assaying in the wings….”

All the best, SUBROTO,

c/o NABARD, Bangalore

Hari shetty Says
Thursday August 7th 2008

Dear sir,

Thanks for sharing your thoughts and ideologies with us which not only helped me to be a better professional but also a better human being.I got the courage to turn entrereneur after reading THPE and Pour your heart into.Thank you once again for the wonderful books and articles.

You are a role model and mentor from the days of Arbor mentis.It was heartning to read THPE and Go kiss the world.It is indeed a book straight from the heart.

But i did not like the way you criticized wipro’s policy on wealth sharing.I believe that wipro has given you much more than what one can see.It may be intangible but wipro has played a important role in shaping your life.I was always told during my worklife never to criticize yor former employer and i strongly believed in it.But after reading GKTW i am bit confused.

I am sure you will not say anything withouht thinking and since you are my role model i would like to have a clarification from you on this

Thanks & Regards


Mrinmoy Das Says
Monday August 25th 2008

Dear Sir,
I am an Ex-Mindtree mind, I have collection of all your writing. Where can I get the new book “GKTW”.

Thanks & Regards
Mrinmoy Das

Raji Hari Says
Tuesday September 2nd 2008


I have just read the 237 pages of your book “Go Kiss the World”. I have begun writing to you at once not knowing exactly what I am about to write but I know, write to you I must. I have read a few of your articles but have not read your earlier book and so when I casually picked up the book lying at the back seat of my friend’s car, I had no idea I will be left with a feeling of “mixed emotions” from a book saying “Life’s Lessons for the young professional” since I may not exactly fit in to the category as defined!

I cruised through the descriptions of your mother – the strong human that she was. I experienced every moment of it – not surprising when I have a mother who turned completely deaf when we three sisters were in our primary schooling as a result of a major kidney surgery. “Sound is Life” your mother said and my mother believes “Sound alone is not life”. Ironically , both women show, like you have rightly penned “a willingness to open up to the limitless path of our existence” and have ensured the family continues in cheer non affected by this major turn of events in their lives. I enjoyed the line where she exclaims “how fair you are”!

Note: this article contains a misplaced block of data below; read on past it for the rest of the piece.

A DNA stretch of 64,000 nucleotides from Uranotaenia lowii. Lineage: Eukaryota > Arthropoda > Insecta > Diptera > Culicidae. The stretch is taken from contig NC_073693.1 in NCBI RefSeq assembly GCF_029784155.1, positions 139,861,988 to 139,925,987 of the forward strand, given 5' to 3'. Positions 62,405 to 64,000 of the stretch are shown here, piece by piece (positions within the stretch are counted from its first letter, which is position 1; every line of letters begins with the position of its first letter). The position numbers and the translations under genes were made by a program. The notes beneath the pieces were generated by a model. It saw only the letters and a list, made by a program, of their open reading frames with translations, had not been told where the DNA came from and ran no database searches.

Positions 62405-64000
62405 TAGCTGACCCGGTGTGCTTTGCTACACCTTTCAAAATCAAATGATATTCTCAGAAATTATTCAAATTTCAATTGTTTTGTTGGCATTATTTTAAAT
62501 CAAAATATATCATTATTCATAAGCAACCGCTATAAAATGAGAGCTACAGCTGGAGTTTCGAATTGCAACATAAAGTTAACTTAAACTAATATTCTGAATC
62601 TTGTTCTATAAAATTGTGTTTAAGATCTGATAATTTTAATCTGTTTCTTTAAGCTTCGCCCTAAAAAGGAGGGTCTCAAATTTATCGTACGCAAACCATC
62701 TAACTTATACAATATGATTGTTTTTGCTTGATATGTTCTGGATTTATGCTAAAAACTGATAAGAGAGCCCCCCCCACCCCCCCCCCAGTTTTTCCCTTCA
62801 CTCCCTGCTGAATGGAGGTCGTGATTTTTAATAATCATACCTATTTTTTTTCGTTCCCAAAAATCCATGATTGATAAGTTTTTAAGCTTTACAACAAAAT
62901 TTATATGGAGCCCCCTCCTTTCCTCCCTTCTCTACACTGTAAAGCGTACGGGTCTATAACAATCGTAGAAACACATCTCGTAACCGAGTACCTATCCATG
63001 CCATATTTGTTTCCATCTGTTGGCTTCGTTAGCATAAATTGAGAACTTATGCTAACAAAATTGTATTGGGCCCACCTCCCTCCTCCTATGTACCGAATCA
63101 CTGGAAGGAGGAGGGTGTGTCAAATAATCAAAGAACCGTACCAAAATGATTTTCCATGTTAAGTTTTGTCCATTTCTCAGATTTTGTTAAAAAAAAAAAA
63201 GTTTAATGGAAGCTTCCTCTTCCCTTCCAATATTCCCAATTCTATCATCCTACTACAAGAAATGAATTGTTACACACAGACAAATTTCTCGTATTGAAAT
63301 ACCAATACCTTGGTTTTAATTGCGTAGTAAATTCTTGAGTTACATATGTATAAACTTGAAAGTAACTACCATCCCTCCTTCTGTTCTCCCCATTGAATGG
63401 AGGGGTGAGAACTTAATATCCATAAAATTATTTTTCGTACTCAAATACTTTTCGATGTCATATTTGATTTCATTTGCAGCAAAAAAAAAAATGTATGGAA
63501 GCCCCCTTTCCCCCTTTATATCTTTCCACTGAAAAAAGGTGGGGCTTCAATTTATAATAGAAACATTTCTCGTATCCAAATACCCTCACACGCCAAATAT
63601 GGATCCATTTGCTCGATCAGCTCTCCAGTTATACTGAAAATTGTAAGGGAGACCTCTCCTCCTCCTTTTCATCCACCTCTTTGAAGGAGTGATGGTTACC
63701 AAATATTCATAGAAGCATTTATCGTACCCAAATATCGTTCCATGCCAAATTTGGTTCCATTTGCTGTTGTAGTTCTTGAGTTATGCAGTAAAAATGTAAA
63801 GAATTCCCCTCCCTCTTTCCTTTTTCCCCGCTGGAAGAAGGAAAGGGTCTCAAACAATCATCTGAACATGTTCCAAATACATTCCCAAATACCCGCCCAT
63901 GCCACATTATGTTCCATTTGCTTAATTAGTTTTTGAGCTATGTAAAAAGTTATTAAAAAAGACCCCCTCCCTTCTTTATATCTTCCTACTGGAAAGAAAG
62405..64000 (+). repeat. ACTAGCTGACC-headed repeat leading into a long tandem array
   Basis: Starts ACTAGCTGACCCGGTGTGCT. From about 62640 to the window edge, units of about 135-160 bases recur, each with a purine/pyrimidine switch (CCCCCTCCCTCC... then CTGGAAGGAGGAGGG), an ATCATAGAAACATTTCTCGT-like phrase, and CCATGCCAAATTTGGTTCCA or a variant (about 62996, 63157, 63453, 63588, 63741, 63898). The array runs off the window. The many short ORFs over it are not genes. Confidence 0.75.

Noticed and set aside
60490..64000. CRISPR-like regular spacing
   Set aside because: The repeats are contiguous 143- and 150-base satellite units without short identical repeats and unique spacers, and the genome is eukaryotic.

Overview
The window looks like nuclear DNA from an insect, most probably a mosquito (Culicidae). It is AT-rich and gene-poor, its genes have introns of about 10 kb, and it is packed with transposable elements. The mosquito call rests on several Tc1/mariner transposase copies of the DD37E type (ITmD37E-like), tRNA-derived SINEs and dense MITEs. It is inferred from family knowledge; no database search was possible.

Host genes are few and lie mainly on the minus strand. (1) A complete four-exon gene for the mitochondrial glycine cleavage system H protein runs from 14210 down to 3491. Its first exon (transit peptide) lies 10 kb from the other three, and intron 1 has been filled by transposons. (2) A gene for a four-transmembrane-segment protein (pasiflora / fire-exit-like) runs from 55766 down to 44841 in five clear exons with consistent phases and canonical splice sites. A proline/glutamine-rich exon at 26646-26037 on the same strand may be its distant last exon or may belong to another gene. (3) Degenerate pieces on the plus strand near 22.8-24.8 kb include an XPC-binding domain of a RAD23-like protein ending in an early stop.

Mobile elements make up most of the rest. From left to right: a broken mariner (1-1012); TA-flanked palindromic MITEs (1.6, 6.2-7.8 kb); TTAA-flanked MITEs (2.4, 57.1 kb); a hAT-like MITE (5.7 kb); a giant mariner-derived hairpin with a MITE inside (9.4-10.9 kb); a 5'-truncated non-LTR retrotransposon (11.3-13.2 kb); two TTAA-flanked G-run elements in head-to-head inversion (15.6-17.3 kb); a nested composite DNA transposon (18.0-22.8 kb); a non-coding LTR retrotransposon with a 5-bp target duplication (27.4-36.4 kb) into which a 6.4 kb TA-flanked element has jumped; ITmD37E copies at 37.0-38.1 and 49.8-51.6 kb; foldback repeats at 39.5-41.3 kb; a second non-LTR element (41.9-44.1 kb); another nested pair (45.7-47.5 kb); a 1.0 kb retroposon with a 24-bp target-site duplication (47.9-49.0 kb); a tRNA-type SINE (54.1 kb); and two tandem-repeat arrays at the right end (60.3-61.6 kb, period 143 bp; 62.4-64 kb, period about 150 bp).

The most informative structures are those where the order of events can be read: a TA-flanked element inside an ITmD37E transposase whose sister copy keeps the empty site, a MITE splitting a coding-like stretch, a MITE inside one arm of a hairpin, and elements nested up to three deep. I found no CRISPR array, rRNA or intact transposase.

The parent mentoring and the strong values of honesty, integrity and hard work imbibed from them and a complete non attachment to the materialistic world form a guiding light through out our life and yes I was “relieved” to read your mention of the difference between a struggle and a simple life in your epilogue. I was missing it as I read on and it was almost as if you read my mind in the end! I narrate a lot of such stories to my now 10 year old son and remind him that it was the simplicity that gave us all the happiness in the world and the struggle parents go through never reaches our happy brain then! I used the word “relieved” since my son almost always feels sympathetic in the end and I need to remind him every time that he need not be, for it was simple happiness not a struggle leading to happiness!

I particularly liked your detailing on how difficult a sales job can be and the need for a never accept a “no” attitude. The sections I can recall as moments of “reading joy” are many but to name a few – the Diego Garcia moment, relating drawing maps and knowledge of current issues to your childhood “training”, “pressing preoccupations”, “world runs because of such men”, the steady signature on the MO form, deferring the encashment of the blank cheque life sometimes gives us and “not handling out the punishment when it is most expected is the best way to bring lasting repentance”. I loved the “creating memories of the future” – I do it all the time, be it personal or professional but could never find the right words!